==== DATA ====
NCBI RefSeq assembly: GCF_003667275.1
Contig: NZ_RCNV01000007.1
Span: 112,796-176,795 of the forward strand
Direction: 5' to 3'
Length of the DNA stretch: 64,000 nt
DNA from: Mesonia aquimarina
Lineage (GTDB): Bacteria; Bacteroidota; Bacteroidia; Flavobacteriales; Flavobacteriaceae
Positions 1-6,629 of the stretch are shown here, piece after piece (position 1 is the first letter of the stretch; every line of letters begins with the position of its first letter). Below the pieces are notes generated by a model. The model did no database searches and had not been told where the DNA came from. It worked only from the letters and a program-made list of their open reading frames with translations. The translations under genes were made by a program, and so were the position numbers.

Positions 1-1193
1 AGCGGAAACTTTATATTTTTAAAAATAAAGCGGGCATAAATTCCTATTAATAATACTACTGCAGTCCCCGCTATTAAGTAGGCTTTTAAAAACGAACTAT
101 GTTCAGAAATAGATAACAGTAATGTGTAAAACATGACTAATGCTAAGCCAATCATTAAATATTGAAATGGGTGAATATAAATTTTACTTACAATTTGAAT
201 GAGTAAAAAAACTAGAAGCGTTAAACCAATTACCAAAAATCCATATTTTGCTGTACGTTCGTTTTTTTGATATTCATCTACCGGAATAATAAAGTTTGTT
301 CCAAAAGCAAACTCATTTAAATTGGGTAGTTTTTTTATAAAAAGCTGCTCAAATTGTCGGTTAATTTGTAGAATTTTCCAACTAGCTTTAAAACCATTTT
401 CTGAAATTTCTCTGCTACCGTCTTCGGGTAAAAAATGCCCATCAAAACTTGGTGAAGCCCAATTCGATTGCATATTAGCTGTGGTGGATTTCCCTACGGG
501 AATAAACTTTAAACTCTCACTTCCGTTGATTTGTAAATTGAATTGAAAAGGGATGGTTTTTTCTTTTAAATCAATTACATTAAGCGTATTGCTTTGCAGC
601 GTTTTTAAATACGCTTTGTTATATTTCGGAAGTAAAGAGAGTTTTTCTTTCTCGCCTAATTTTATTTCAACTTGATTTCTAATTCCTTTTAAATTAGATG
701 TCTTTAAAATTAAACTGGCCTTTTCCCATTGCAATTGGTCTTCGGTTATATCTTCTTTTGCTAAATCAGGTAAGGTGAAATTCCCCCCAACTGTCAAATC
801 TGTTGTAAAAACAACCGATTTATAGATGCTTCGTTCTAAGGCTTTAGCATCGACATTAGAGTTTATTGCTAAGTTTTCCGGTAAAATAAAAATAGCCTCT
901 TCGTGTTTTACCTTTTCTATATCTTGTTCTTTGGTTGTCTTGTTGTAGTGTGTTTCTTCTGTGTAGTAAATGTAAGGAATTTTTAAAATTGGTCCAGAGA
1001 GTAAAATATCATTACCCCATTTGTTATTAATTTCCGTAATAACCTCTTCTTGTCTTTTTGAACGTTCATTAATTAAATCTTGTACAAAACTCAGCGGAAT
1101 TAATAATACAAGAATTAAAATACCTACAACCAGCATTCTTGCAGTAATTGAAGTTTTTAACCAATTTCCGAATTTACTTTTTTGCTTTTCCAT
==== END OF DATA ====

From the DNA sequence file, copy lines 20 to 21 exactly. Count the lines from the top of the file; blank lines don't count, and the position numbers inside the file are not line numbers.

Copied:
1001 GTAAAATATCATTACCCCATTTGTTATTAATTTCCGTAATAACCTCTTCTTGTCTTTTTGAACGTTCATTAATTAAATCTTGTACAAAACTCAGCGGAAT
1101 TAATAATACAAGAATTAAAATACCTACAACCAGCATTCTTGCAGTAATTGAAGTTTTTAACCAATTTCCGAATTTACTTTTTTGCTTTTCCAT